Hannah Williams leaves her small, Midwestern hometown in favor of the faster pace and trendier lifestyle of LA. But when her sister Dilly makes a horrible mistake and ends up in prison, Hannah goes back home to make up for "abandoning" her - leaving in LA the one man she's ever loved. But she learns she can't really go back, all she can do is accept forgiveness. Both her sister's and God's.

Jenn: Where can visitors find you online?

http://www.maureenlang.com/
______________________________________________________________

Maureen, Thank you for joining us!

If you'd like to be entered in the drawing for Maureen's latest novel, please leave your email address and at least a first name in the comment section. I'll contact the winner by email for a mailing address.

19 comments:

  1. I cannot wait to read this book! Historical fiction is my favorite genre, and I've been curious about the historical treatment of kids with disabilities. Thanks, Maureen!
    Jill
    jillholter(at)comcast(dot)net

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  2. I loved Oak Leaves and would love to read Sparrow Hill. Please enter me. forest_rose[at]yahoo[dot]com.
    Melissa

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  3. Great interview. I haven't read anything my Maureen yet. This does look good.
    Please put me in for the drawing.

    Thanks

    www.psalm516.blogspot.com

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  4. Jennifer, thanks for doing the giveaway!! I haven't read anything by Maureen Lang yet, but everything I've heard about this book and her other book makes me want to. Please sign me up for the drawing!! :o)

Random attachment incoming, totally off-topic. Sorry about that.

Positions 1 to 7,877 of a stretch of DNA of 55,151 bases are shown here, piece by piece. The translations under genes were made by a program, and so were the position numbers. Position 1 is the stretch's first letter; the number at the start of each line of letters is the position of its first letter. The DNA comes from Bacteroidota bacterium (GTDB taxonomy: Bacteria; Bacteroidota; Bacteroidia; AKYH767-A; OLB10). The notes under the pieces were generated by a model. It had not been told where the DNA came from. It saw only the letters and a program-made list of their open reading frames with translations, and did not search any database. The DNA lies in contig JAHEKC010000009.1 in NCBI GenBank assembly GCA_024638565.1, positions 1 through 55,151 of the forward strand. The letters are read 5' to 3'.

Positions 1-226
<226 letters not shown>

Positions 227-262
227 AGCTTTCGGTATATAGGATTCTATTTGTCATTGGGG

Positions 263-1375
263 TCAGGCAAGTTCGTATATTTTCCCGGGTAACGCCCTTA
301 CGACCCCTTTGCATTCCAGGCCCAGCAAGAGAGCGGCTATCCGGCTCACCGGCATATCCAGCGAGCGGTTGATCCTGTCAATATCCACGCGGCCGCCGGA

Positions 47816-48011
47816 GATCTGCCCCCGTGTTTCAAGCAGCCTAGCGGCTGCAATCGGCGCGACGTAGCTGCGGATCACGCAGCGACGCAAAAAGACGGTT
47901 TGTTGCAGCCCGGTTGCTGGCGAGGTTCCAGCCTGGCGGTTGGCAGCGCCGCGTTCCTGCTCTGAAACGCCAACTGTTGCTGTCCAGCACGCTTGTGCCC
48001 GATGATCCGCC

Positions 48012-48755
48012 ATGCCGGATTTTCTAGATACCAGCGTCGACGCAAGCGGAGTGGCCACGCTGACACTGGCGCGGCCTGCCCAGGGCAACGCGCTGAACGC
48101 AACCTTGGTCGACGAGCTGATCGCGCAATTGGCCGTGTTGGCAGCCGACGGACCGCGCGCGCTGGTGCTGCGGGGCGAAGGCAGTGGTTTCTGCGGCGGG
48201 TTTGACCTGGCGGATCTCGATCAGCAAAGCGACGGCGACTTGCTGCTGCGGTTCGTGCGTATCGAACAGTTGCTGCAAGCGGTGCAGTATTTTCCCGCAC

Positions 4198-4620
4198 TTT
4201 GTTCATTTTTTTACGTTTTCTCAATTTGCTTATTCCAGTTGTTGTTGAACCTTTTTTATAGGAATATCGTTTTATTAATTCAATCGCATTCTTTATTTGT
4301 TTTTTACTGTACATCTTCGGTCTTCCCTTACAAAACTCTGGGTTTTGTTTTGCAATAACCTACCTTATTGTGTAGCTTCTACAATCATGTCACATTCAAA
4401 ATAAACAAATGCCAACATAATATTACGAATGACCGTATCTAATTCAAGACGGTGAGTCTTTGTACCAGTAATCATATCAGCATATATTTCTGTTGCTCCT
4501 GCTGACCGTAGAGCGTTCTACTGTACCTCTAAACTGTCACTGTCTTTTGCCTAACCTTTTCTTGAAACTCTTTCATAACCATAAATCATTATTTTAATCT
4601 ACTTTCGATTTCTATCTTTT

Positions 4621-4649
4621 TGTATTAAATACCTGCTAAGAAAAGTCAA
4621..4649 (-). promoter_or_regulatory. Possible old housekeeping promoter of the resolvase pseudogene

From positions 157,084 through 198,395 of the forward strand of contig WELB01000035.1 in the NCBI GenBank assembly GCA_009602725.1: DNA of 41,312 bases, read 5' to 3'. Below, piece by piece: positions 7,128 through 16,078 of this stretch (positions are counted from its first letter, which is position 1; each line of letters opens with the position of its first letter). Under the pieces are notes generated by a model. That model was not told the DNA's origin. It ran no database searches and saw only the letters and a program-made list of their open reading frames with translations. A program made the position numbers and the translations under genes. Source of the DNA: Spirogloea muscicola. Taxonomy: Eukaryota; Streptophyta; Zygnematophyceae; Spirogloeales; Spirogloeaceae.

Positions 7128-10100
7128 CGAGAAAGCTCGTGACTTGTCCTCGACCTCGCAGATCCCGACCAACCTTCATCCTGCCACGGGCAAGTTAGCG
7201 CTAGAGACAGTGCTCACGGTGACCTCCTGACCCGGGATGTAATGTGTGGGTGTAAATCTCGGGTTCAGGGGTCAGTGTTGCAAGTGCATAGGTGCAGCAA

Thanks,
    Christy (orca0024@yahoo.com)

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  5. What a journey! And what a testimony! I would love to read her newest book! Please enter my name for the drawing.

    Kim
    kimfurd at hotmail dot com

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  6. What a wonderfully inspiring story! As a teacher, I am always amazed at the strength of parents with special needs children. I would love to read your next book. Please enter me in the drawing.

    Danna
    shawnanddanna@verizon.net

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  7. I didn't know there was a book trailer. It is awesome. Please enter me. I loved Oak Leaves.

    fragile (dot) what (at) yahoo (dot) com.

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  8. Hi Maureen